October is Spine Health Month! Low back pain is very common and in order to keep a healthy spine and stay pain-free, please consider the following tips. If you are currently experiencing low back pain, please consider consulting a physical therapist or your medical doctor to create an individualized program for you:
1. “Sitting is the new smoking”: This is a statement that you may have heard used recently. Similar to smoking, sitting for long periods of time has adverse health effects. Of interest to the spine, sitting puts an increased demand on the low back and doing so for long periods of time can increase your chances of low back injury. Use a timer at work to help remind you to get up and walk around. Another popular correction is using a standing, or a sit to stand desk at work. Additionally, having an active lifestyle outside of work can also help minimize the occurrence of low back pain.
2. Pay attention to your posture: When sitting for long periods of time, be mindful of maintaining good alignment. Try not to slouch down in your chair. Here is a quick checklist to use when sitting at your desk to optimize your alignment.
- Take the support from the back of the chair. If you are unable to reach the back of the chair, consider the use of a lumbar roll or back support.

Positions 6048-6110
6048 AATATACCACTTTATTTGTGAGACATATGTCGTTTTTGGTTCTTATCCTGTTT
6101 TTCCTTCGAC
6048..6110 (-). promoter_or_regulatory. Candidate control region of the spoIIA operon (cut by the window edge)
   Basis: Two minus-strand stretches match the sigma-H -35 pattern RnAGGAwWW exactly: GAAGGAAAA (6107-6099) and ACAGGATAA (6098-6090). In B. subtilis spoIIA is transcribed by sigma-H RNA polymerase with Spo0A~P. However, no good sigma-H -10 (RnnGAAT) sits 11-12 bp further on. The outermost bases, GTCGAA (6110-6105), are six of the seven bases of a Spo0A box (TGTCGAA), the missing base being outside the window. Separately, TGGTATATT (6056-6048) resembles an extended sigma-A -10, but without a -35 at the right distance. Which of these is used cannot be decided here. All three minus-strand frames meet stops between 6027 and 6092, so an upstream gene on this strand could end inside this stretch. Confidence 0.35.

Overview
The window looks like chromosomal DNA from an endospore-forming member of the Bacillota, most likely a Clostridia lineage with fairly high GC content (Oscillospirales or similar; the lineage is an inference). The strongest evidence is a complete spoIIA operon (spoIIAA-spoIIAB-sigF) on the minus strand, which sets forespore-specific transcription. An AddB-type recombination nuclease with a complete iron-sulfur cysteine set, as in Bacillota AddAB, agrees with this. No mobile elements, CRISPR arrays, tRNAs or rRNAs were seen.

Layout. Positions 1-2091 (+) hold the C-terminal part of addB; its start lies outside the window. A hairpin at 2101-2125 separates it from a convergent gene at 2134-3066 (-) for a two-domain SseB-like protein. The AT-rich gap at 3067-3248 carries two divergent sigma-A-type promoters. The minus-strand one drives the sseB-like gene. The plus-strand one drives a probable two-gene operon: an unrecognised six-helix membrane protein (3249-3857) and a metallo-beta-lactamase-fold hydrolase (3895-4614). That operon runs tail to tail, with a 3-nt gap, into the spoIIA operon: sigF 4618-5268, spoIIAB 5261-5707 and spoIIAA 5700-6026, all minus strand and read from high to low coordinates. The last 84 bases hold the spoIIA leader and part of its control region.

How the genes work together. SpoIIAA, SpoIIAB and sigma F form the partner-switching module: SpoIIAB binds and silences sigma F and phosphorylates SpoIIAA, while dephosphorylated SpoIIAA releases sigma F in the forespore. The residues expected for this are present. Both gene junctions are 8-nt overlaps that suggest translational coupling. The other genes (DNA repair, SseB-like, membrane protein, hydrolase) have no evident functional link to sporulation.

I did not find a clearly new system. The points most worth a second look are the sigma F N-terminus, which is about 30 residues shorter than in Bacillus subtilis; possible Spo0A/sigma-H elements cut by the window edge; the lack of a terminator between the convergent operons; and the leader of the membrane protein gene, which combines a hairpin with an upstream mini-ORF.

- Maintain the knees below hip height. If the chair allows, adjust the high of the seat. If not, consider the addition of a chair cushion.
- Rest your feet on the floor. If your feet tend to dangle from the chair, consider the use of a step or a book for under your feet.
3. Get up and move regularly: Sitting in one position for too long can overload your spine, which may eventually lead to pain. Use a timer at your desk and get up and move around every hour.
4. Don’t stay stooped: When doing activities that require you to stoop down, like lifting, gardening, cleaning or playing with children on the floor, periodically take a break to stand up and stretch.
5. Use good body mechanics: When lifting heavy objects, make sure you use proper body mechanics. Stand with your feet wide apart and lift the object close to your body. Keep your core engaged when lifting and use your legs to help you more than your trunk.
6. Perform a proper cool down: Don’t sit immediately after finishing a rigorous activity like doing heavy lifting or exercising. Let your body cool down and once you do sit down, remember to maintain good posture–no slouching.
7. Sleeping: Maintaining good alignment when you sleep is important to let your spine rest. Ideally, sleep on your side with a pillow between your knees or on your back. Try and avoid sleeping on your belly.
8. Stay Active! Keep moving and regularly work on core and hip strengthening exercises. Having strong muscles will help to support your lower back and trunk. If you are unsure of proper exercises to perform please consider consulting a physical therapist to assist in creating an individualized program for you.
Reviewed on August 7, 2018.
Dana Rose PT, DPT, OCS, SFM, is site manager of the Spine Therapy Center at Hospital for Special Surgery (HSS).